If you don't currently program interactively, I highly suggest trying it. You'll get your work done faster and there will be less bugs at runtime.


Being a language with batteries included, all you have to do is invoke the python interpreter, and it drops you directly into an interactive shell.

travis@travis-desktop:/home/travis% python
Python 2.5.1 (r251:54863, Mar 7 2008, 04:10:12)
[GCC 4.1.3 20070929 (prerelease) (Ubuntu 4.1.2-16ubuntu2)] on linux2
Type "help", "copyright", "credits" or "license" for more information.
>>> 1 + 1


Perl's debugger provides an interactive shell. It doesn't have readline support by default, which is a minus, but it still gets the job done effectively.

travis@travis-desktop:/home/travis% perl -d # press ctrl-d after you hit enter (sends EOF)

Loading DB routines from version 1.28
Editor support available.

Enter h or `h h' for help, or `man perldebug' for more help.

Debugged program terminated. Use q to quit or R to restart,
use o inhibit_exit to avoid stopping after program termination,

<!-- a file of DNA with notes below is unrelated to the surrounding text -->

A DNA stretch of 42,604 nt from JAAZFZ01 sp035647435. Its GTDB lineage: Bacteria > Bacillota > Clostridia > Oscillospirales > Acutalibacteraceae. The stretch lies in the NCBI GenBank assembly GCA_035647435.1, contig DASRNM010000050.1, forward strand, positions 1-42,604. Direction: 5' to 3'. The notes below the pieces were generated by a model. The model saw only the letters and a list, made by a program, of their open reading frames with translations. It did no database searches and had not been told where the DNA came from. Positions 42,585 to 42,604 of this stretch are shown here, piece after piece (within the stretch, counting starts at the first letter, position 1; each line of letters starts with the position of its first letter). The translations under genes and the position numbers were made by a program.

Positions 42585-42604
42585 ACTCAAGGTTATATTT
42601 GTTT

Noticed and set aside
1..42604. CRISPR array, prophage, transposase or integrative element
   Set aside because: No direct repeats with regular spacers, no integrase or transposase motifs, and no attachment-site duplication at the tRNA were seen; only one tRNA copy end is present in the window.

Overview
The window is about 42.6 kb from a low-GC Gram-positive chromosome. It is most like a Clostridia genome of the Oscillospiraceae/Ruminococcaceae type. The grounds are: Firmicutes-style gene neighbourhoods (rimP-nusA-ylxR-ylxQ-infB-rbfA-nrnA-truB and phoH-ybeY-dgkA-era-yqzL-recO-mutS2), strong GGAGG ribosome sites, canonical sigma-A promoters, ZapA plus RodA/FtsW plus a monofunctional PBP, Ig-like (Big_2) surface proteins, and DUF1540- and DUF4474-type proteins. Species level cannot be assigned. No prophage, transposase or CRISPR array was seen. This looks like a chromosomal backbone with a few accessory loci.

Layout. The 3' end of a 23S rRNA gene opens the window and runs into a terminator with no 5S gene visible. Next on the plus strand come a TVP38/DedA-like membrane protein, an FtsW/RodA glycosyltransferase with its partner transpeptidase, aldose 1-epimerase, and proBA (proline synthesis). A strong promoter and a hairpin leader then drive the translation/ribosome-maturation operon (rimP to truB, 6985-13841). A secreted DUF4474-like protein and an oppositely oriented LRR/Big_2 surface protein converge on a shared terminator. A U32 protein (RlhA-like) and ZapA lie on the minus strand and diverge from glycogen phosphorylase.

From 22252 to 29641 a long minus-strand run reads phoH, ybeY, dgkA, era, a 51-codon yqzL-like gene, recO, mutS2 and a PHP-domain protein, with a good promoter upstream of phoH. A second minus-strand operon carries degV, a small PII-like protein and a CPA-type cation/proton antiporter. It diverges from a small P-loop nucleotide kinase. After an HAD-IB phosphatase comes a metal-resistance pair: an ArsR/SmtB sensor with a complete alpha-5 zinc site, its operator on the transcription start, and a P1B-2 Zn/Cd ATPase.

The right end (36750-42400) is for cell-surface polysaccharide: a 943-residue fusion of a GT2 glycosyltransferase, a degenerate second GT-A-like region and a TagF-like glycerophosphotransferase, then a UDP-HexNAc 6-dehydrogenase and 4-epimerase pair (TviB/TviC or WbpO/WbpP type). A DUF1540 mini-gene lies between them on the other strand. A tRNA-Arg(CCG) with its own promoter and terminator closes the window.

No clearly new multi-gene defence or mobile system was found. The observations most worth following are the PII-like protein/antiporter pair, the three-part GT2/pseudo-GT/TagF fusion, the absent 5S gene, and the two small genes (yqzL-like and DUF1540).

h q, h R or h o to get additional info.

DB<1> x 1 + 1
0 1


Ruby uses a program called irb to provide an interactive shell. Depending on your Ruby distribution you may have to install it separately using your package manager of choice. Once it's installed, irb provides readline support and is on par with the python's interactive shell.

travis@travis-desktop:/home/travis% irb
irb(main):001:0> 1 + 1
=> 2


I have pretty mixed feelings about PHP, but that's another rant entirely. PHP includes an interactive mode out of the box, but a fatal error will drop you back to the command-line. Either way, it's better than nothing.

travis@travis-desktop:/home/travis/Apps% php -a
Interactive mode enabled

echo 1 + 1, "\n";

A better solution is to use this third-party app:

Once it's installed, you have a full-featured interactive shell with readline support. It also handles exceptions gracefully.

PHP-Shell - Version 0.3.1, with readline() support
(c) 2006, Jan Kneschke <>

>> use '?' to open the inline help

>> 1 + 1


Charles-Henri said...

Interesting article, thank you very much !

Also I have one question :
Did you considere raising/throwing exceptions instead of returning error codes ?